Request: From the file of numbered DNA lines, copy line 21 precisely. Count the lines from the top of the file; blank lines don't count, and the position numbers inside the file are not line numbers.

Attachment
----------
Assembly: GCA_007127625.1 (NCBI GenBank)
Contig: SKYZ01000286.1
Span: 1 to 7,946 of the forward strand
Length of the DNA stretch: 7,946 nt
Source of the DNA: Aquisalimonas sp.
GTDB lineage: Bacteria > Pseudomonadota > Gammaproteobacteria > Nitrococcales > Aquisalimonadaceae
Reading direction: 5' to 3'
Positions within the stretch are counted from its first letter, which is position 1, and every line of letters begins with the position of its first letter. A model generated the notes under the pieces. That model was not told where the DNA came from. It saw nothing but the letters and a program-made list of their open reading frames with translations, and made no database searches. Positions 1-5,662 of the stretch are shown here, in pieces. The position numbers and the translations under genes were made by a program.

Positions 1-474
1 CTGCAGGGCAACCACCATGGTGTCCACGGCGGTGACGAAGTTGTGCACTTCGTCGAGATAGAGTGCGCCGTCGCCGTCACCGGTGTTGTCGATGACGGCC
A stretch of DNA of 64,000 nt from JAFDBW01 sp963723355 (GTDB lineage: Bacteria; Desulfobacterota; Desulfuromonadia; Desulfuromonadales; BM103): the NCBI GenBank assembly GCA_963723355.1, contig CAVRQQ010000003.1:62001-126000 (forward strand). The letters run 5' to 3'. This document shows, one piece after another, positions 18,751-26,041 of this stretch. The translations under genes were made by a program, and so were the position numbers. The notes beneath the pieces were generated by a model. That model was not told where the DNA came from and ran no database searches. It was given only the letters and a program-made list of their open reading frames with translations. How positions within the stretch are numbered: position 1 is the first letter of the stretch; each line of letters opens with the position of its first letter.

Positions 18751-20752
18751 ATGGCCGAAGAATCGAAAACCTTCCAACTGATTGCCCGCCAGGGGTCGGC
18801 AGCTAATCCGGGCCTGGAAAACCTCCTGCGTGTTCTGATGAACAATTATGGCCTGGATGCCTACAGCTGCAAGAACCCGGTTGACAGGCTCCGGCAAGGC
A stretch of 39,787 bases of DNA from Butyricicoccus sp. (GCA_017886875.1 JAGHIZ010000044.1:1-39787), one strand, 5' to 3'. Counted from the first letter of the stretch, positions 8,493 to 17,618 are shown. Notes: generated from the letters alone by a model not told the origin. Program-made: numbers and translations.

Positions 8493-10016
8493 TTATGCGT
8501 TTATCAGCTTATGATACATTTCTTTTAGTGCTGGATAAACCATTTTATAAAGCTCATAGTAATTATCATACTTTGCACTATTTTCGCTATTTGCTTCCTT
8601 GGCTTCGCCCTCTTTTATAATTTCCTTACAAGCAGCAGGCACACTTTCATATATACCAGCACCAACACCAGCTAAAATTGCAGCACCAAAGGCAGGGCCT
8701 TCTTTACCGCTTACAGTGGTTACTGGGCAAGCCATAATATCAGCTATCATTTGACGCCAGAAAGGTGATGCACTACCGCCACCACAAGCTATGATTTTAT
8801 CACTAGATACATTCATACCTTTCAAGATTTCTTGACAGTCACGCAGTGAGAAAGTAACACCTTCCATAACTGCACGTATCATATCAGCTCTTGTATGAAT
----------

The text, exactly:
8801 CACTAGATACATTCATACCTTTCAAGATTTCTTGACAGTCACGCAGTGAGAAAGTAACACCTTCCATAACTGCACGTATCATATCAGCTCTTGTATGAAT